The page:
Antarctica, considered by many climate alarmists to be a harbinger of future climate conditions for the rest of the globe, apparently is not warming as fast as the doomsayers thought. In fact, it may not be warming at all, with data suggesting that the continent was much warmer than it is now a century ago.
The Japanese Meteorological Agency’s research outpost, Showa Station in Antarctica’s Queen Maud Land, reports a slight cooling trend, even as atmospheric CO2 levels rose sharply from 1985 until 2017, according to Japanese climate blogger Kirye. But lest you think this is some sort of Japanese climate denial scheme, there are other examples.
The Australian research outpost Davis Station also reports no warming trend in six decades. Scientist Andy Oz tweeted, “Australia’s Antarctic bases have no trend in temperatures over past 60 years.”
In a study of 13 stations from all over the continent, 10 of the stations show no trend of temperature increase and some show a slight decreasing temperature trend. Three of the stations, all of them located on the Antarctic Peninsula, show a slight warming trend. Besides the raw data listed above, two recent scientific studies confirm these observations.
Karen L. Smith and Lorenzo Polvani’s 2016 study examined the warming trend on the Antarctic Peninsula and concluded that “there is little evidence of anthropogenic SAM-induced driving of the recent temperature trends. These results offer new, compelling evidence pointing to natural climate variability as a key contributor to the recent warming of West Antarctica and of the Peninsula.”
Another study, led by John Turner of the British Antarctic Survey, concludes that natural factors such as wind and circulation changes are the primary reason for temperature variability in Antarctica. From the study: “Temperatures have decreased as a consequence of a greater frequency of cold, east-to-southeasterly winds, resulting from more cyclonic conditions in the Northern Weddell Sea associated with a strengthening mid-latitude jet.”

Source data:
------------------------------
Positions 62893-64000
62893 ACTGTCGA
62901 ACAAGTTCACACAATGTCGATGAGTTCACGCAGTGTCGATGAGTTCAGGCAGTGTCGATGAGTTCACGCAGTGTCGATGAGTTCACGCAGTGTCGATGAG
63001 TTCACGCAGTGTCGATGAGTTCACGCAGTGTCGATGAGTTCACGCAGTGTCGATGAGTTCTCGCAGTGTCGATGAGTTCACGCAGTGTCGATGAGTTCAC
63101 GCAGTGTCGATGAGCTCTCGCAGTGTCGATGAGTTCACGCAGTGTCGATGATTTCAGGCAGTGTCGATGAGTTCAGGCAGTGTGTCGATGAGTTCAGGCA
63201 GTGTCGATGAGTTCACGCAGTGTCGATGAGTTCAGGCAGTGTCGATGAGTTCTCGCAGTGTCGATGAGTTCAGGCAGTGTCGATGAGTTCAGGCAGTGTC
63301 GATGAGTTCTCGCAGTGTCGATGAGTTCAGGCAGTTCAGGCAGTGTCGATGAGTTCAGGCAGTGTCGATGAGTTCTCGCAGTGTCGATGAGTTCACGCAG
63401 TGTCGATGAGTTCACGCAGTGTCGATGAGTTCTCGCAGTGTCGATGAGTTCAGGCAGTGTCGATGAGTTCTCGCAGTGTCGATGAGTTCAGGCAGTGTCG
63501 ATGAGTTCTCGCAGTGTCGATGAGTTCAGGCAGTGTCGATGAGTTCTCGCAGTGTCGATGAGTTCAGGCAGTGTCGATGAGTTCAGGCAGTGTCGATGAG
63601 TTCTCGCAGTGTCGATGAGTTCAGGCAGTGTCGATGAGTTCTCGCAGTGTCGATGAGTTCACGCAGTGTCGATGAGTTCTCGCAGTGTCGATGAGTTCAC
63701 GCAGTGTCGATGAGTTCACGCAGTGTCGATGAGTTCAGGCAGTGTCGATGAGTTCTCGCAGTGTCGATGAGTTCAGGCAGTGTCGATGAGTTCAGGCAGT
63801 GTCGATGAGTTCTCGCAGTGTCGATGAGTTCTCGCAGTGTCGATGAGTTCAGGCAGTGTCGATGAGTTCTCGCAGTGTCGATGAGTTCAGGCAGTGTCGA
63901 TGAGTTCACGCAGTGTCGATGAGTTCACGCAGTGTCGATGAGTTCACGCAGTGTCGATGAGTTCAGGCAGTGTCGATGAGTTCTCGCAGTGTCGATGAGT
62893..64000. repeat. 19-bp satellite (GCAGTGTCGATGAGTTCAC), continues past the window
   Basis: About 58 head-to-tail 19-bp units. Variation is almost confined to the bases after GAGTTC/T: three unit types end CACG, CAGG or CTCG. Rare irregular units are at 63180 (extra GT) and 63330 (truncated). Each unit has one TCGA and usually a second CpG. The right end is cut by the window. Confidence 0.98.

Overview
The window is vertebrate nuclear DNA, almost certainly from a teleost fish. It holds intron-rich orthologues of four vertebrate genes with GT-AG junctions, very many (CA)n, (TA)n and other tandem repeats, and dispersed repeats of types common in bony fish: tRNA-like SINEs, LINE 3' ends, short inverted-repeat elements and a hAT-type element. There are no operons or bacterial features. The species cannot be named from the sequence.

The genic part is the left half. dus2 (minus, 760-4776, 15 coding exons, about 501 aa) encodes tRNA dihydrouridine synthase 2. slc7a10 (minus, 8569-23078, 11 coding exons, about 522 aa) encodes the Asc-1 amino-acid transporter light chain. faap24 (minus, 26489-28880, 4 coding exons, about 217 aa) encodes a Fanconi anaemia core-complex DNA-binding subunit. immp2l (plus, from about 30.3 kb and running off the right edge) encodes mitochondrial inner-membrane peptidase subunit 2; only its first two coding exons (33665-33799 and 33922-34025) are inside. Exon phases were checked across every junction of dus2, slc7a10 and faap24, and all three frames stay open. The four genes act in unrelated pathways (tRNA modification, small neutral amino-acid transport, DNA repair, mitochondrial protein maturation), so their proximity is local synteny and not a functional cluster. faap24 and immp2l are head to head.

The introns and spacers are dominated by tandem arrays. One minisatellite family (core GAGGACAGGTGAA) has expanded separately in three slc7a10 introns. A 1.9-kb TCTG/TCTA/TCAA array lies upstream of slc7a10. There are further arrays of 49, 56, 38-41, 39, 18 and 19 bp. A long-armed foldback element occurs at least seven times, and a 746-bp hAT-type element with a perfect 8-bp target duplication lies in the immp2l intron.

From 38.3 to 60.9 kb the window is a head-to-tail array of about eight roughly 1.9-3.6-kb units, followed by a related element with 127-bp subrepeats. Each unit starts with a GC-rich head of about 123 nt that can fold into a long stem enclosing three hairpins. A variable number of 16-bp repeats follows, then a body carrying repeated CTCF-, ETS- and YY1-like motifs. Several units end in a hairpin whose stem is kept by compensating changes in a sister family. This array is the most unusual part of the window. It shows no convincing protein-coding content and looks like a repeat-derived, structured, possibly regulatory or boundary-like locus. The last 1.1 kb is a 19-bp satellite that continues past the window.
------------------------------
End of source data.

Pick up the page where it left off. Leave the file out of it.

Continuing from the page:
And claims that the Antarctic has never been warmer than it is today also appear to be false. And we’re not talking about going back to the Jurassic Period. This study by Ryan Fogt and Megan Jones of the Department of Geography and Scalia Laboratory for Atmospheric Analysis at Ohio University notes that much of the continent’s temperature was exceptionally high during the Amundsen and Scott expeditions of 1911/12.
From the study: “Amundsen and his crew experienced temperatures that peaked above negative 16 degrees C on the Polar Plateau on 6 December 1911, which is extremely warm for this region.... Scott also encountered unusually warm conditions at this time.” The current average summer temperature for the Polar Plateau at the South Pole -28.2°C.
So, the Antarctic temperature variations appear to be natural. That’s all well and good, but what about the ice shelves falling into the ocean that the continent is so well-known for? Didn’t a piece the size of Delaware break off last year? Why?
In July of last year, amateur climatologist Al Gore breathlessly tweeted that “The Larsen C ice shelf has broken away from Antarctica, a jarring reminder of why we must solve the climate crisis.” While the carbon-credit salesman was correct about the event, he was completely wrong about the cause. A decades long rift, observed as early as the 1980’s, was likely the cause of the break.
In fact, the ice on the majority of Larsen C has been thickening. Also, the break-off of Larsen C will not have any impact on sea levels, since the portion of ice that broke off was already afloat, therefore, it is only displacing itself. Miami Beach is safe for now.
Swansea University glaciologist Adrian Luckman was surprised by all the fuss. “We’ve been surprised by the level of interest in what may simply be a rare but natural occurrence,” Luckman wrote. “Because, despite the media and public fascination, the Larsen C rift and iceberg ‘calving’ is not a warning of imminent sea-level rise, and any link to climate change is far from straightforward.”
The study of the Antarctic and its sister cold region the Arctic is fascinating, especially for Antarctica with its large land mass completely covered in ice. It makes one wonder what is beneath all of that ice. But, unfortunately for global-warming advocates, that darn ice continent and its penguin inhabitants will just not cooperate with climate alarmists’ agenda.
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